The figure below shows graphs of position, speed, and acceleration obtained by using Excel to massage the data in the pos_vel_acc.csv file produced by VelocityLab.  The position graph shows the region in which the cylinder is rolling down the incline.  The position graph also indicates the length (1.164 m) of the inclined plane.  The speed graph shows that the speed at the bottom of the incline is 1.115 m/s.  The slope of the region where the cylinder is rolling down indicates the acceleration (0.580 m/s/s).  The acceleration can also be obtained directly from the  acceleration graph by averaging the acceleration points (0.589 m/s/s) during the time that the cylinder is rolling down the incline.  Both methods for determining the acceleration obtain close to the same value.
The theoretical equation for the speed at the bottom of the incline predicts that the speed should be 1.155 m/s.  Our experimental value of 1.115 m/s represents an error of only 3.6%.  The theoretical equation for the acceleration of the center of mass as the cylinder rolls down the incline predicts that it should be 0.572 m/s/s.  Our experimental value of 0.585 (averaging the value from slope of speed graph and mean from the acceleration graph) represents an error of only 2.3%.
The teacher is encouraged to view the attached pdf file that provides the theoretical equations and their derivations.  

Investigating Gay-Lussac's Law and Absolute Zero of Temperature with PocketLab and a Mason Jar

Gay-Lussac's Law states that when the volume of a container of gas is held constant, while the temperature of the gas is increased, then the pressure of the gas will also increase.  In other words, pressure is directly proportional to the absolute temperature for a given mass of gas at constant volume.  Although this is, strictly speaking, true only for an ideal gas, most gases that surround us behave much like an ideal gas.  Even ordinary air, which is a mixture of gases, can behave like an ideal gas.
In this experiment, a PocketLab that is sealed inside a Mason jar can be used to verify Gay-Lussac's Law as well as extrapolate a value for the absolute zero of temperature. The PocketLab is set to "Two-Graph" mode, recording pressure in mBar and temperature in celsius degrees.  Considering the PocketLab specifications  for the temperature sensor, it is seen that the allowed range is from -20C to 85C.  It would be perfect if we could measure the pressure of the air in the Mason jar for three different temperatures covering the allowed range.  The photos in the figure below show three such possibilities.
Three Temperatures
The photo on the left shows PocketLab sealed in a Mason jar on a table at room temperature, about the middle of the allowed range.  The photo in the middle shows the PocketLab Mason jar in a freezer, which will give us a temperature near the low end of the allowed range.  The photo on the right shows the PocketLab Mason jar in an oven set to a maximum temperature of 170F (77C), just a little below the high end of the allowed range.  It took about an hour for the PocketLab temperature sensor to reach the desired values in the freezer and in the oven, so patience is required.
For safety, protective goggles should be worn.  In addition, gloves should be worn when removing the jar from the freezer, as it is cold enough to cost frost bite if handled too long.  Gloves should also be worn when removing the jar from the oven, as it will be at a temperature that is not too far from that of boiling water.  It is also essential to monitor the temperature on the iPhone to make sure that it doesn't exceed the high end of the allowed range.  It should be removed from the oven and the oven turned off a little before reaching the high end of the allowed range.  For the author, the stainless steel freezer and oven did not stop PocketLab from communicating data with the iPhone setting on a nearby counter.  The author also kept the iPhone charging cord attached during the experiment to avoid running out of charge on the iPhone battery.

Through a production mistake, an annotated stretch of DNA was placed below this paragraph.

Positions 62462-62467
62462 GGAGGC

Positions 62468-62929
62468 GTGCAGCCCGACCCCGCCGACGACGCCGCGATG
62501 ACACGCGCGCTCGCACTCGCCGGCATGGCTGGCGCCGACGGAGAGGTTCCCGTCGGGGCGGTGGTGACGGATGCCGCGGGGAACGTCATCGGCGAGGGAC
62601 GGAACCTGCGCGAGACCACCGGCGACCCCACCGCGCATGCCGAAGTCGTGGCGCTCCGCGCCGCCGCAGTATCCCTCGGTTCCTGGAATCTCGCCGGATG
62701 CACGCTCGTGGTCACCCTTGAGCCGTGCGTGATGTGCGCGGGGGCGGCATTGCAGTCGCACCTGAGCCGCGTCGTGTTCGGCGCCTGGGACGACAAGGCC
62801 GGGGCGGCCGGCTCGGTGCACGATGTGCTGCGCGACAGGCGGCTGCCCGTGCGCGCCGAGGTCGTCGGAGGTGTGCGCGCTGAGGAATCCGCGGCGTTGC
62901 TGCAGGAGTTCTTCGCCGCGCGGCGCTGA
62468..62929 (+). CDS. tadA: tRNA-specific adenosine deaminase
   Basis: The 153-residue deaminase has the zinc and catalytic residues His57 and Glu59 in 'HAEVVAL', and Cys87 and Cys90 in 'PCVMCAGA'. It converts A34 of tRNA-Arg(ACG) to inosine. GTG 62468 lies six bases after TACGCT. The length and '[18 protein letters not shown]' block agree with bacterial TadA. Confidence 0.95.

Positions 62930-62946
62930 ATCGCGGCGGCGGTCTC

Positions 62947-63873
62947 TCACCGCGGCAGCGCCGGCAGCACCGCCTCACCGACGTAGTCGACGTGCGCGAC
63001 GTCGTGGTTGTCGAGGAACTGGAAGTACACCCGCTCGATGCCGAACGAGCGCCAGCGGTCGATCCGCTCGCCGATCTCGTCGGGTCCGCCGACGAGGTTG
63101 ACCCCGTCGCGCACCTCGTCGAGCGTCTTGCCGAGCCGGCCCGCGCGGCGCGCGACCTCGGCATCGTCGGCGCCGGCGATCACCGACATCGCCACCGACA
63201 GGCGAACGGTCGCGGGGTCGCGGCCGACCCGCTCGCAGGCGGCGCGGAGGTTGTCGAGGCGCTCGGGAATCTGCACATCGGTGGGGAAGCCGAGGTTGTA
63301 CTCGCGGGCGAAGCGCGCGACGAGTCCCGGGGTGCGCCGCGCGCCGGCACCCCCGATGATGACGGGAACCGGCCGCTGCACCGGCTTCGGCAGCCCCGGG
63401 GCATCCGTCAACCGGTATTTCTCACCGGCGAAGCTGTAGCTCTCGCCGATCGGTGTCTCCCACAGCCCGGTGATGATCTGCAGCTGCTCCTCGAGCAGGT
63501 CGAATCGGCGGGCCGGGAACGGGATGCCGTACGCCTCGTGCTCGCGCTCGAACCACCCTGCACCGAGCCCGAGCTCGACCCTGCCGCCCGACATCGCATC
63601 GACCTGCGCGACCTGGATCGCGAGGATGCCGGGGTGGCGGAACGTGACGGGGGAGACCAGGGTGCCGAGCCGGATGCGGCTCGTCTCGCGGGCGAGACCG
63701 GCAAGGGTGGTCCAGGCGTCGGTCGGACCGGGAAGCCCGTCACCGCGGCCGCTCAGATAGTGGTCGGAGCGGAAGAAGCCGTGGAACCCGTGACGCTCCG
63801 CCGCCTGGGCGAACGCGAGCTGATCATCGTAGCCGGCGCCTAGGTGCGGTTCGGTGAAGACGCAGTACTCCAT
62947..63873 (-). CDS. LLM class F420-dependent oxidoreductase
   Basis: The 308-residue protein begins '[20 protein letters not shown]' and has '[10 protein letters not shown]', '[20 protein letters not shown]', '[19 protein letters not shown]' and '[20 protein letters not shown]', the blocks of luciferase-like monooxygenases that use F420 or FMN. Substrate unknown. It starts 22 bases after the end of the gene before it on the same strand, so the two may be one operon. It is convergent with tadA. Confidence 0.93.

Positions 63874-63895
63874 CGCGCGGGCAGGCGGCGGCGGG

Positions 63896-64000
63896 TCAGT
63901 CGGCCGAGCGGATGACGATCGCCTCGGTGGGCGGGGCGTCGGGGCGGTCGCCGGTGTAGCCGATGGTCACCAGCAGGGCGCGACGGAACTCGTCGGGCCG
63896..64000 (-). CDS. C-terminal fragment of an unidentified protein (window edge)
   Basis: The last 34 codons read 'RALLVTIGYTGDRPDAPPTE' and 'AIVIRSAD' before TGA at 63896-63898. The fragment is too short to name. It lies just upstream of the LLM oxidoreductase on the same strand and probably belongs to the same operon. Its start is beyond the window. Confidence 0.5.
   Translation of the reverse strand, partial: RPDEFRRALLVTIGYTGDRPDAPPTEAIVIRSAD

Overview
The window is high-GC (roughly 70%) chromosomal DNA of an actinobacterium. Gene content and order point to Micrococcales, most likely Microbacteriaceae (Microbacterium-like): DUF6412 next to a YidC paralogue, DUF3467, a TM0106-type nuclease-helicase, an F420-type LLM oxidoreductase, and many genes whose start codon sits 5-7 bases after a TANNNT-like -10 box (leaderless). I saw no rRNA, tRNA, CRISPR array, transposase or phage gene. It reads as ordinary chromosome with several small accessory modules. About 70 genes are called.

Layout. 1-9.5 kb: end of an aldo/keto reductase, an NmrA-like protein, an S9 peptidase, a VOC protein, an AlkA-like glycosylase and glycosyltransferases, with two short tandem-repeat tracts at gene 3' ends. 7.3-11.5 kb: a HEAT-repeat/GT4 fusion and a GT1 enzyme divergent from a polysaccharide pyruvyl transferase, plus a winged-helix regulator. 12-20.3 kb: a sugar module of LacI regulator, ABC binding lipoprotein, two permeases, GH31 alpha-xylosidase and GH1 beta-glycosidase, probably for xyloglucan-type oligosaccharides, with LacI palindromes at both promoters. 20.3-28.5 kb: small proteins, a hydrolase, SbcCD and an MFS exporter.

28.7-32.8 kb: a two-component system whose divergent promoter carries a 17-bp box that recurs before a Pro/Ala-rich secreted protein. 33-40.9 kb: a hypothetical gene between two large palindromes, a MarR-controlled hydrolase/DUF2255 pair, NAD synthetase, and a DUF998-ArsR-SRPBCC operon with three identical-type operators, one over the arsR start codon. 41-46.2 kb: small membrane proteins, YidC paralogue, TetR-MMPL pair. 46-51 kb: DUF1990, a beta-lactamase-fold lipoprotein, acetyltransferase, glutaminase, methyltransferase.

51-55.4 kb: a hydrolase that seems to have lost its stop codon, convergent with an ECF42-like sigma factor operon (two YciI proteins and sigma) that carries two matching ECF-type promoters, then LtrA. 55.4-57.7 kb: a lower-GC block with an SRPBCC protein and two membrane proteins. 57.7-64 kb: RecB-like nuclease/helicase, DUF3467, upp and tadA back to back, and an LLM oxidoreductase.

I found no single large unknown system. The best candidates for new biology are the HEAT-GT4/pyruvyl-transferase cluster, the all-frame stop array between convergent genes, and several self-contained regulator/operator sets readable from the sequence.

The Excel graph shown below summarizes the experimental results.  The three data points fall very close to a straight line obtained by doing a linear trend/regression.  The line is extended to the left until it reaches the temperature axis.  At that temperature, -233C, the pressure would be zero.  The value -233C can be obtained from the regression equation by setting y to 0 and solving for x. With the absolute zero of temperature at -273.15C by international agreement, our value of -233C represents an error of about 14.7%.  It would likely promote a good classroom conversation to discuss possible causes for this error.
Gay-Lussac Law and Absolute Zero         

Quantitative Experiment to Determine the Relationship Between a Pendulum's Length and Period

PocketLab is a perfect device for determining the quantitative relationship between the length of a pendulum and its period of oscillation.  Pendulums of known lengths were made from balsa wood strips such as those available from Michaels and other hobby stores.  The photo below shows six such pendulums of lengths 15, 30, 45, 60, 75, and 90 cm alongside a meter stick.  The picture shows that PocketLab was taped with double-stick mounting tape to the pendulum whose length is 45 cm.
Balsa Wood Pendulums
The photo below shows the apparatus setup. The balsa wood pendulum with PocketLab attached is hung with masking tape from a ring stand supported by the weight of several books to keep it stable.  The orientation of PocketLab shows that it will be swinging in the XZ plane.  Therefore, the Y angular velocity data will provide information necessary to compute the period of the pendulum.
The video below shows the PocketLab graphs superimposed on the actual moving pendulums.  The Y angular velocity, shown in blue, contains the data of interest in the analysis.
The Excel graph below shows the Y angular velocity in deg/s obtained from the gyroscope data file for the pendulum of length 15 cm.  (Note that half the length (3.2 cm) of PocketLab is subtracted from 15 cm, giving a length of 11.8 cm to the approximate center of mass of PocketLab.)   As shown in red in the graph, the period is calculated by averaging the time for ten complete oscillations.  This process is repeated for all six pendulum lengths.  All gyroscope data for these six pendulums can be found in the attached gyroscope Excel file.
Angular Velocity vs. Time
Below is shown an Excel chart the summarizes the results of the experiment.  When a power regression type is applied to the data, it is seen that the power turned out to be 0.4773, very close to the theoretical 0.5 expected for such a pendulum.  It can be concluded that the period of a simple pendulum is proportional to the square root of the length of the pendulum.